Introduction: An image is more complex than one might first perceive. Some might say an image is a representation of something or someone. Another might say that an image is a "likeness." Most often an image is discussed as a thing, like a photo, a drawing, or a piece of art. But the more you consider the use of the word, the more complicated the meaning of the word "image" becomes.
In one way, if you see a photo of a person you know, and you might say, it is a good image of them. You might possibly remark that it caught the essence of the person. But what does "catching the essence of the person" really mean? Does it mean you saw something of the person's character, quality, or personality in the photo? But, you have to ask yourself, "how can that be?" How can a photo show character, human quality or personality?
Now you are beginning to target the complexity of just what an image is all about. An image is nothing until a person views it. At that moment, the moment it is seen by the eye, it is no longer simply an image. It becomes a small piece of data taken in visually and processed by the brain. That means it is put through the gymnastics of intricate neurological connections. Because of the inner workings of the brain, a simple image can bring up all kinds of thoughts, feelings, ideas, and conclusions about the subject of the image. One small image will start an avalanche of associations in your mind. It is important to the basis of this class that this is understood. What happens inside our mind and the minds of others directly affects our behavior. What is seen by the eyes is analyzed and processed, connected and mixed with every part of a person's memory, experience, learning, and bias. Something as simple as an image becomes tangled within the mind of each person, each individual who sees it. This results in an individual interpretation. Each different person will come away with a different interpretation of each image they see. If you add into the mix not only visual data, but sound, smell, or touch, the mental muddle is expounded.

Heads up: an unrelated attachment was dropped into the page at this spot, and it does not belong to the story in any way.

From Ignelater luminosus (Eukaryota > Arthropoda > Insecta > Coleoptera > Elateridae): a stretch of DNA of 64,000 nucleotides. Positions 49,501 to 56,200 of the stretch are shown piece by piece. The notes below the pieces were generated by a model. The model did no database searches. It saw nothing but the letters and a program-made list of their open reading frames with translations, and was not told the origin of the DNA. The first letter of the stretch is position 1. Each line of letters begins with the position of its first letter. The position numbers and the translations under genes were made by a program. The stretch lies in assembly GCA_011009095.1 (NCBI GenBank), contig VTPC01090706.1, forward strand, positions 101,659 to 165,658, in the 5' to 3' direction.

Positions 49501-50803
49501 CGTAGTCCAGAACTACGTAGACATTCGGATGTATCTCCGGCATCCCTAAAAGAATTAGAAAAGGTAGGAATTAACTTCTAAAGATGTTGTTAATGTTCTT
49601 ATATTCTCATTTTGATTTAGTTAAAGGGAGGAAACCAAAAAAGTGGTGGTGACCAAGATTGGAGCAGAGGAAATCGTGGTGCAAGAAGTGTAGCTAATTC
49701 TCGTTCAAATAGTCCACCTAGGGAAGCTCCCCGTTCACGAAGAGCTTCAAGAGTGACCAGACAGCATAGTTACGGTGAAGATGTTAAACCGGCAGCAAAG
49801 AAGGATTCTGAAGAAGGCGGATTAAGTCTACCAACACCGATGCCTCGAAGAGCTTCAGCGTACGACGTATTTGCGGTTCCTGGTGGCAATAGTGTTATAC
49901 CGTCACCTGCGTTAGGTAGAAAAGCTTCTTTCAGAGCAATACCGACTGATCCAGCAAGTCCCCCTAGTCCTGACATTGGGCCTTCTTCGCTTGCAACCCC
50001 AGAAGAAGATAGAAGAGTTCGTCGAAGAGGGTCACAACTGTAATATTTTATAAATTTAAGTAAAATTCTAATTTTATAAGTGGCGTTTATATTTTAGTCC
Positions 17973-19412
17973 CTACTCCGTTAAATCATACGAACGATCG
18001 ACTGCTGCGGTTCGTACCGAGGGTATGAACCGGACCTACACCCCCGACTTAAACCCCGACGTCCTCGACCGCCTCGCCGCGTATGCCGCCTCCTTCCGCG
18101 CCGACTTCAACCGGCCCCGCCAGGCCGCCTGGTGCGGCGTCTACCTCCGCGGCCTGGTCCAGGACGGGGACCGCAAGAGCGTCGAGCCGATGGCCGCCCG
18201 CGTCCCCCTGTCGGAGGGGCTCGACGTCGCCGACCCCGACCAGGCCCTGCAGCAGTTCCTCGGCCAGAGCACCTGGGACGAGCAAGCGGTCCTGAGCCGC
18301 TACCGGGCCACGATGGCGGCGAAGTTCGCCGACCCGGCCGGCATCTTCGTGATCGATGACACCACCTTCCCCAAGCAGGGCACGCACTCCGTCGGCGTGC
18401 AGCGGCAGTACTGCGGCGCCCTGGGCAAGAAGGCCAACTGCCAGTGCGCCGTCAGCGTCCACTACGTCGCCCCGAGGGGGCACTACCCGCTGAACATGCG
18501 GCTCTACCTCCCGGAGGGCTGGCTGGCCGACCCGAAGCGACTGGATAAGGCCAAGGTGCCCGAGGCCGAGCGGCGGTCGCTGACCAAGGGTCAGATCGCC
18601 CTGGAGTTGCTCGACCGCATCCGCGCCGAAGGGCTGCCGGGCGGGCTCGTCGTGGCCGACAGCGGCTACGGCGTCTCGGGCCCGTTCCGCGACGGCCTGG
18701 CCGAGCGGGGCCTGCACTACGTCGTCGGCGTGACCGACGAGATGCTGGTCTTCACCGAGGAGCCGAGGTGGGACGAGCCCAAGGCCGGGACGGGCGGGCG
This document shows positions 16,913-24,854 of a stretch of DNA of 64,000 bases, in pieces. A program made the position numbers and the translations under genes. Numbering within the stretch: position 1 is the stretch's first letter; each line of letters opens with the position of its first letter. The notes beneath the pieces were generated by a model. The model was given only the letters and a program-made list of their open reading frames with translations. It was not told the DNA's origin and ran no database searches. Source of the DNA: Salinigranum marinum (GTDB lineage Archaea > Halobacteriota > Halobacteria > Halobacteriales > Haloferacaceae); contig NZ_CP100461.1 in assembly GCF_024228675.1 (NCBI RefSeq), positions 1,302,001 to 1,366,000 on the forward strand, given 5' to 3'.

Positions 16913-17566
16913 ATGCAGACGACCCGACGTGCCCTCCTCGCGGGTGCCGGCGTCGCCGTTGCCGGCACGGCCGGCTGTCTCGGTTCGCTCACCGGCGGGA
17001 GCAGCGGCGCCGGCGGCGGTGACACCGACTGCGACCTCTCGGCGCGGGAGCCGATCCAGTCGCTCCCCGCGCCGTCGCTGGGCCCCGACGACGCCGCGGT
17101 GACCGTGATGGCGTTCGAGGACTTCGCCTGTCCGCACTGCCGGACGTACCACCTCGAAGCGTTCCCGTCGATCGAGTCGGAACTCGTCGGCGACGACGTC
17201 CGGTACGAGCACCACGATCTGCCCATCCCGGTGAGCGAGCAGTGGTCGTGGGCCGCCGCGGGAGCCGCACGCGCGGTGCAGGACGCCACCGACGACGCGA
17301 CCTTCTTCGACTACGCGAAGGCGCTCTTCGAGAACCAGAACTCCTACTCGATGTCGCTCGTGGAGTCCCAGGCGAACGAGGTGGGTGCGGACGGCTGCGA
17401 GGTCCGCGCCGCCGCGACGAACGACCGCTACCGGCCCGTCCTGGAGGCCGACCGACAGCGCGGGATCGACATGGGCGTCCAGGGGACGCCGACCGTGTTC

And that is where this article begins. An image, something visual, is put into the brain and sometimes there is also a sound, or another sensory element that is received by the person, processed according to his individual mindset, and that information is analyzed and stored for further use. The nature of human connections with people we know and people we don't know is deeply woven with all that makes us who we are. We will see each other according to our own cultural, sociological, and experiential knowledge and then defined according to that process. How I see the world, how everyone sees the world, is biased according to the path each of us has taken since birth. Who we are and who we are perceived to be can be very different.